When is the use of deadly force justified?

By Taylor Kearns - bio | email

WEST COLUMBIA, SC (WIS) - A West Columbia man who shot someone in his yard will not face charges.

Police say Richard Williams shot and killed 44-year-old Mark Howard around 3:00am Monday outside his home on Morningside Drive. Williams told police he shot Howard after he caught him trying to break into his truck.

What would you do if you were in the same situation? When does the law say you can pull the trigger?

Someone breaking into your home in the middle of the night is a scenario most of us don't want to think about. You may have a gun in the house, but at what point can you legally use it?

"There's a lot of old wives' tales," said Ray Hill, a certified concealed weapons instructor at Defender Shooting Sports in Lexington. "We always hear 'you gotta shoot 'em in the yard and drag them into your house.'" 
He says South Carolina's Protection of Persons and Property Act goes a long way in protecting the rights of potential victims. It says as long as you're in a place you have a right to be, aren't breaking the law and are trying to prevent a violent crime, you're justified.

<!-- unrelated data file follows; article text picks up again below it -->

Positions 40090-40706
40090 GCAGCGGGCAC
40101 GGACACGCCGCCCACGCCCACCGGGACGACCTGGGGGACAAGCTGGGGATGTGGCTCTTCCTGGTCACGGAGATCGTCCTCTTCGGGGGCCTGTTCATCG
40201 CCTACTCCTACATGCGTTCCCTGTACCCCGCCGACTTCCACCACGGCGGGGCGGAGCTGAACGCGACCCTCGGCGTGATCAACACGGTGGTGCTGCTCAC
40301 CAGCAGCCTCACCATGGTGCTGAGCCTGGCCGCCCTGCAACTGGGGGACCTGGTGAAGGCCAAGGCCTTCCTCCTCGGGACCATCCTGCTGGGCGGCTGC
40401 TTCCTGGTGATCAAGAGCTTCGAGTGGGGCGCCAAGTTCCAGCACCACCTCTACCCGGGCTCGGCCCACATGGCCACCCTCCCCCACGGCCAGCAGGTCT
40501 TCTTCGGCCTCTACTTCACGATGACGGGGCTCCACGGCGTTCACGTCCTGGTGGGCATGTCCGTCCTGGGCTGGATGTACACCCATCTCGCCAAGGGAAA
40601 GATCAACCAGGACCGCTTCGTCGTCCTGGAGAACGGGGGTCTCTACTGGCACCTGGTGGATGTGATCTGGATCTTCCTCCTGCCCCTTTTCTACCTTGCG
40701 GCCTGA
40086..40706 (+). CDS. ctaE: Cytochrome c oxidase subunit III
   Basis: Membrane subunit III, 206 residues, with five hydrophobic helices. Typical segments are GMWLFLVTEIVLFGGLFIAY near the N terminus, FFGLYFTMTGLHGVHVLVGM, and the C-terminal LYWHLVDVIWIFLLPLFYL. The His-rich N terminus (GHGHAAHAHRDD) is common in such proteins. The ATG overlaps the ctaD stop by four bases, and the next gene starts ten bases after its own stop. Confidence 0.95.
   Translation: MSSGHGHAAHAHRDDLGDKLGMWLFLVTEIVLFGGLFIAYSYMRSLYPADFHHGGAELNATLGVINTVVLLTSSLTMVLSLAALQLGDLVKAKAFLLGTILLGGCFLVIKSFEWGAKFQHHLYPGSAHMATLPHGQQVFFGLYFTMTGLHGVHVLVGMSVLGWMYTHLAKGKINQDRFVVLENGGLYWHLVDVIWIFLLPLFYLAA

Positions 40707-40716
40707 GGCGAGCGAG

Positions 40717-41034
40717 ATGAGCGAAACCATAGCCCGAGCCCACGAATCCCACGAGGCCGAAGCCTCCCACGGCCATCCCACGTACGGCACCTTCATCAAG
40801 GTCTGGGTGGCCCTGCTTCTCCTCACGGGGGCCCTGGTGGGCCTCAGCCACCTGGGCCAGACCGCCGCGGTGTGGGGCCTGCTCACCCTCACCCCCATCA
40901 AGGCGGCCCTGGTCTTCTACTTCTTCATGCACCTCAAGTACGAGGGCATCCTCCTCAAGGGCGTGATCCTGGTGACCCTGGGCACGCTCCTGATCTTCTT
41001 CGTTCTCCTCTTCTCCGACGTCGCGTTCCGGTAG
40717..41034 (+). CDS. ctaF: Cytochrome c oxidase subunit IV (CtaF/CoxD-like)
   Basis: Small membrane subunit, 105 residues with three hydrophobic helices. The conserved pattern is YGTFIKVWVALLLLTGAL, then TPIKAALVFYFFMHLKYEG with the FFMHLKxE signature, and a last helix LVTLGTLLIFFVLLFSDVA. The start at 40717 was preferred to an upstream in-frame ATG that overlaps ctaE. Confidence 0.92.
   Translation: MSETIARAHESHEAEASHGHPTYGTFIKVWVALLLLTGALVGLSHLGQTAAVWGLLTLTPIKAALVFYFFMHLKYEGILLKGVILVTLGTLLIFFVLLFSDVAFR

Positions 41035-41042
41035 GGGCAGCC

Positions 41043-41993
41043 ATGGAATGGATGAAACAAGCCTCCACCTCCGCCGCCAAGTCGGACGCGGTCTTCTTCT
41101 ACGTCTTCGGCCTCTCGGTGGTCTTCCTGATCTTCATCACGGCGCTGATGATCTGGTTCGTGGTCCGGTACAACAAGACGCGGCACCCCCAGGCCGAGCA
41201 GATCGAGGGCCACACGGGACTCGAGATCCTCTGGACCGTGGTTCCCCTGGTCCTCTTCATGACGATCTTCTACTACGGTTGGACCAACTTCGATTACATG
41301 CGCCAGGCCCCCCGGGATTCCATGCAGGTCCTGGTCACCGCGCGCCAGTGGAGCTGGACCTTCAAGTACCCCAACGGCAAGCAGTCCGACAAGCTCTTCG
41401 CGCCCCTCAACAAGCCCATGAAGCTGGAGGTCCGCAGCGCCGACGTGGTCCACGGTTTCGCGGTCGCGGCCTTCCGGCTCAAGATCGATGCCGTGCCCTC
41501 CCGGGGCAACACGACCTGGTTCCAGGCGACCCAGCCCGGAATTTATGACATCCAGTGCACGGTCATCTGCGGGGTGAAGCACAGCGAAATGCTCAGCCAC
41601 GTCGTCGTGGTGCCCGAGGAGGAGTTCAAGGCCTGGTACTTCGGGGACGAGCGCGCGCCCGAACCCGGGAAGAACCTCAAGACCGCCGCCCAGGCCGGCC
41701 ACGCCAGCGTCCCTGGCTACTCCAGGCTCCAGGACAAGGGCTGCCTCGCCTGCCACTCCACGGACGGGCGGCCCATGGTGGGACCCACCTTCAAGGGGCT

"If you feel like your life is in danger, and any other prudent person under the same circumstances would feel like their life would be in danger, then you would be justified in using deadly force," said Hill. 
For example, if someone's in the process of breaking into your home, garage or other property, it doesn't matter if they present a weapon. If you feel you or someone else might be in serious peril, that justification extends to any place a person licensed to carry a gun may be.

"You could be in a public place," said Hill. "As long as they are in the commission of a violent crime, then you can use deadly force if necessary."
That said, you shouldn't get the impression you can shoot someone for simply trespassing on your property. Hill says they have to be committing a violent crime.

"If you feel like a possibility of great bodily injury, and you feel like any other prudent person would do the same if they're in your shoes, then you can use deadly force against that person lawfully," said Hill.

The protection of persons and property act also makes you immune to criminal or civil after the fact if you're found to have lawfully defended yourself. That said, any firearms expert will tell you deadly force should always and only be used as a last resort.

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